We had a shot in the 64th minute which was a speculative volley from Calum Chambers that didn’t come close being threatening, and it took us until the 83rd minute to have another attempt on goal when Martinelli curled a decent effort not far over the bar. Late into injury time Aubameyang hit the post, but VAR would have found him offside if it had gone in, and that was it. It’s not great anyway, but against a team who played as poorly as Bournemouth did yesterday, it’s got to be a worry. Aubameyang cut a frustrated figure yesterday, and who could blame him? We have one of the hottest strikers in world football right now, and at home against a side like Bournemouth we gave him no service whatsoever.

Now, if this was a one off you could put it in a little box and forget about it, but it’s not. It’s a recurring theme this season, and familiar from last. Emery’s sides struggle for creativity and offensive potency. There are days it clicks, but they’re not as frequent as they should be, and in many ways yesterday’s win reminded me of some of the victories in that 22 game unbeaten run last season. Games we took three points from but often unconvincingly, perhaps with an element of luck that the opposition didn’t take their chances. Why Wilson chose to square it instead of shooting when he rounded Leno early in the second half is a question I’m sure kept him awake last night, but we got away with it.

Ultimately, the level of our performances last season suggested that at some point there would be an equalisation of some kind – when you don’t get the luck, when the opposition do take their chances, when you don’t make chances of your own, and you drop points. The warning signs were there, and it happened at the end of the campaign when we took just 8 points from our final 21 and missed out on 4th by a point. When you consider the fact we dropped points against Everton, Palace, Wolves, Leicester and Brighton – and barely scraped three points against a Watford side down to 10 men for 80 minutes, it’s an unpleasant reminder that some of what we’re seeing this season is far too reminiscent of the last campaign.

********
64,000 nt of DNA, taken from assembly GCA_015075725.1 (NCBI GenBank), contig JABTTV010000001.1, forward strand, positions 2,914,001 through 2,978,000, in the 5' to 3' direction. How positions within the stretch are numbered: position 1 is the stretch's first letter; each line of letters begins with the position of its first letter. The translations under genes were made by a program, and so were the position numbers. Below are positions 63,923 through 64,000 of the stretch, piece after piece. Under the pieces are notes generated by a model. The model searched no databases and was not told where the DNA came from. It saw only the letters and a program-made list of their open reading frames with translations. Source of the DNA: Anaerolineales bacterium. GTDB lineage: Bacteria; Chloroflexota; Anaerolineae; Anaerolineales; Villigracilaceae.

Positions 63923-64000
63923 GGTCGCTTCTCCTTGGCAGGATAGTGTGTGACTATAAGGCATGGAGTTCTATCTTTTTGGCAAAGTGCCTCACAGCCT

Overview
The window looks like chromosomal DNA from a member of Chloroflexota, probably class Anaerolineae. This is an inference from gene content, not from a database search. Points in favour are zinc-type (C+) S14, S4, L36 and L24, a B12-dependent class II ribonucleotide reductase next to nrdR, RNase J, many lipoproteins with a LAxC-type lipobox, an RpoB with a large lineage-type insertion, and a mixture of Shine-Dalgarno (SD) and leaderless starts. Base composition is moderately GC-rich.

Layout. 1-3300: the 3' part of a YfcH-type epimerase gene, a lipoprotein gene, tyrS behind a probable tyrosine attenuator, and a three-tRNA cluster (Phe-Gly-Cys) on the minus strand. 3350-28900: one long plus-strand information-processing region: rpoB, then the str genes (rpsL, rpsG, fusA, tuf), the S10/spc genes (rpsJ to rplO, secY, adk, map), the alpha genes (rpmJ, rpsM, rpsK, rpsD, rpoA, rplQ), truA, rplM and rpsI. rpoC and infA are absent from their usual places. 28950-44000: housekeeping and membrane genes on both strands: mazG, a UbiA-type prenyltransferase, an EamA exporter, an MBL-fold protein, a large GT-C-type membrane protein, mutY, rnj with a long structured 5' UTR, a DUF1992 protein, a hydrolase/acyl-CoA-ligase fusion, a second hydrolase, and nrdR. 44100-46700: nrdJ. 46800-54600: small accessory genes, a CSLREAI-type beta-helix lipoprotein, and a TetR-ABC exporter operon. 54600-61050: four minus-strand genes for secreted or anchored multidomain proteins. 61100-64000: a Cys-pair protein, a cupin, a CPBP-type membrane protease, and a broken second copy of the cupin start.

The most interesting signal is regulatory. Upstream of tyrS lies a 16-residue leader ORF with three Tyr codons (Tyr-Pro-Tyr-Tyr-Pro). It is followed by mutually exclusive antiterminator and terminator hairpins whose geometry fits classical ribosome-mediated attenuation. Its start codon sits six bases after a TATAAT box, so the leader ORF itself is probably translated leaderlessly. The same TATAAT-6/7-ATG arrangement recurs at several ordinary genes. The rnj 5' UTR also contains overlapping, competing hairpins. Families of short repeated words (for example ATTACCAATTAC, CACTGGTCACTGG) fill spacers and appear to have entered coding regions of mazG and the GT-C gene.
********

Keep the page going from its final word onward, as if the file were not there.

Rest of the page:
On the Arsecast Extra after the tedious 1-1 draw with the worst Man Utd side in living memory, James and I spoke about our style, and it sparked a lot of debate. My worries about how we play aren’t simply because I want Arsenal to excite, enthrall and entertain. Obviously if we could do that it would be great, but when it comes right down to it, the ability to play good football, control games and consistently threaten the opposition increases your chances of winning across a 38 game season. I don’t think you can play like this week in, week out, and expect to achieve what we want to achieve this season.

Some will say we’re grinding out results when not playing well, and that’s a good sign. But that’s only really true if the grinding is a temporary thing. We’re grinding almost all of the time in the Premier League, so it’s not as if we’ll soon revert to the more accomplished football we play on a regular basis. I hope I’m explaining that well enough.

Bottom line: I am happy with the result, delighted with a clean sheet, and very pleased with our league position. I am also concerned about the performance. They don’t have to be disparate issues. If your only concern is the result, then fantastic, this is a lovely morning for you, but there is room for discussion and debate about how we play and what it might tell us about our chances of winning games in this league.

James and I will be recording an Arsecast Extra this morning. As ever if you have questions or topics for discussion, send to @gunnerblog and @arseblog on Twitter with the hashtag #arsecastextra – or if you’re on Arseblog Member on Patreon, leave your question in the #arsecast-extra-questions channel on our Discord server.

We’ll have the podcast up before lunchtime, until then.